Throw Open the Curtains (1/12/06)
Some of you may wonder why you keep seeing the same old file footage every time we do a story on the Charles Boney murder trial.
Well, it's because Indiana law prohibits the presence of any TV cameras in state courtrooms, meaning nothing fresher is available.
This was the norm several decades ago. But for a long time now, many states - including Kentucky - have understood that the public's right to witness trial proceedings should be completely open. And in a time when either job or geography keeps most people from attending in person, it makes sense to allow TV to be their eyes and ears.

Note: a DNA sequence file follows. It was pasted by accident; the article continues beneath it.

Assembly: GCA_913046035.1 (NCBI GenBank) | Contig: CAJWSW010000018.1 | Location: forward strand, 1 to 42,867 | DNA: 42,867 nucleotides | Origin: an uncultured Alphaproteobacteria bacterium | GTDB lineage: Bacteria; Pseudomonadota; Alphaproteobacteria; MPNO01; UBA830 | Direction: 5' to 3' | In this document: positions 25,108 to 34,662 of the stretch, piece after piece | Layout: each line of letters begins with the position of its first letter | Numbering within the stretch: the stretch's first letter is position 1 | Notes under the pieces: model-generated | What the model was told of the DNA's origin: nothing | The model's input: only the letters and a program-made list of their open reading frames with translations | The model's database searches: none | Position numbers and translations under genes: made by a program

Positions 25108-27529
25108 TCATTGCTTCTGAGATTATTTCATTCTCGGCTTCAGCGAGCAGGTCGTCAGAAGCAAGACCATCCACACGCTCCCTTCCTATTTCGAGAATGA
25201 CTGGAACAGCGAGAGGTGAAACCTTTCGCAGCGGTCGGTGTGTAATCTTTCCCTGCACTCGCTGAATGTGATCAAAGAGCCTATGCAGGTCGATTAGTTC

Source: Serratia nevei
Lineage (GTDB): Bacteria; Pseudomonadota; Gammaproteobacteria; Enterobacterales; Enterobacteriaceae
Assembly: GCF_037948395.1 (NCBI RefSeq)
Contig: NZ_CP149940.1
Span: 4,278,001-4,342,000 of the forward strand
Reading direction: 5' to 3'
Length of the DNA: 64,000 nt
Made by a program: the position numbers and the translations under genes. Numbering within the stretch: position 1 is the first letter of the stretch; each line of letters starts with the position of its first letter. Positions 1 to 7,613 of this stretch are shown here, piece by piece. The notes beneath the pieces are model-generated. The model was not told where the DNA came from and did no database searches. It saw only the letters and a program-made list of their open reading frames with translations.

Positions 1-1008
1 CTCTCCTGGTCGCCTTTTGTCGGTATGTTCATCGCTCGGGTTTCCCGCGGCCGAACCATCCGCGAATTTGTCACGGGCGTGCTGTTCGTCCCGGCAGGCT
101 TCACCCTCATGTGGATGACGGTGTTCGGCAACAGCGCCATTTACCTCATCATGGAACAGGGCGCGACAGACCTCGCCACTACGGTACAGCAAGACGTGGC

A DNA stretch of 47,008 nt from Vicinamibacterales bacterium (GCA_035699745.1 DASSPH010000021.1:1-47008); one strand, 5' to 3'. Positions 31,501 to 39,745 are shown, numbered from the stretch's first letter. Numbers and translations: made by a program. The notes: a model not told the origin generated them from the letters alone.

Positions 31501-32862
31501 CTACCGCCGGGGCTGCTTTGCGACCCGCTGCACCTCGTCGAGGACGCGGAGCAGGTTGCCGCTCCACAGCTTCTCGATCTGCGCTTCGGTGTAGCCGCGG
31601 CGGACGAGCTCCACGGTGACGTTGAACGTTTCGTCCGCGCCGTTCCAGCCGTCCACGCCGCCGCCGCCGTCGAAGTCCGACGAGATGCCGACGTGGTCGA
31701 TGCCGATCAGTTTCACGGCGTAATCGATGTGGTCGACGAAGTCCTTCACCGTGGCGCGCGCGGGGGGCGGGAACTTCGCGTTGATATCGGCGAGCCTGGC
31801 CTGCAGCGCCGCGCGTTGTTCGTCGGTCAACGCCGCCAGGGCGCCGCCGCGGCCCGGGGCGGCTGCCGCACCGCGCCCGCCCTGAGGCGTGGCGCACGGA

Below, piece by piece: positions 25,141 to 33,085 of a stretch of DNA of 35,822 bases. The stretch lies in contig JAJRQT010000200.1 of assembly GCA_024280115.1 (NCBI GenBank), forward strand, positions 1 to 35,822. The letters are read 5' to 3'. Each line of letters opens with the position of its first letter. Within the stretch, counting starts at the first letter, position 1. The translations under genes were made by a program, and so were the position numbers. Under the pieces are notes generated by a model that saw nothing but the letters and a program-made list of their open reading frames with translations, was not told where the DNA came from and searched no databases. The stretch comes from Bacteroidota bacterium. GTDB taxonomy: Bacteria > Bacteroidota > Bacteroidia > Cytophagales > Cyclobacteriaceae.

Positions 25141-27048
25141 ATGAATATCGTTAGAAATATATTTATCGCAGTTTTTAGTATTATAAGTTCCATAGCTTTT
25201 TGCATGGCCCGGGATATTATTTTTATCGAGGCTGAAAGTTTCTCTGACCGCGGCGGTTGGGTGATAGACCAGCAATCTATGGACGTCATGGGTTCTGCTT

After studying the experiences of states that do allow TV cameras in the courtroom, arguments that they'll somehow intimidate trial participants or be disruptive simply don't hold much water. And they're overwhelmingly outweighed by the fact that they provide real access to matters of great community interest and also help preserve a much more complete and accurate record of the proceedings.
It can't happen in time for the Boney trial. But Indiana's lawmakers should take a long, serious look at this issue the next time they have a chance. And they should come down on the side of more access to public information - not less.
I'm Bill Lamb, and that's my Point of View.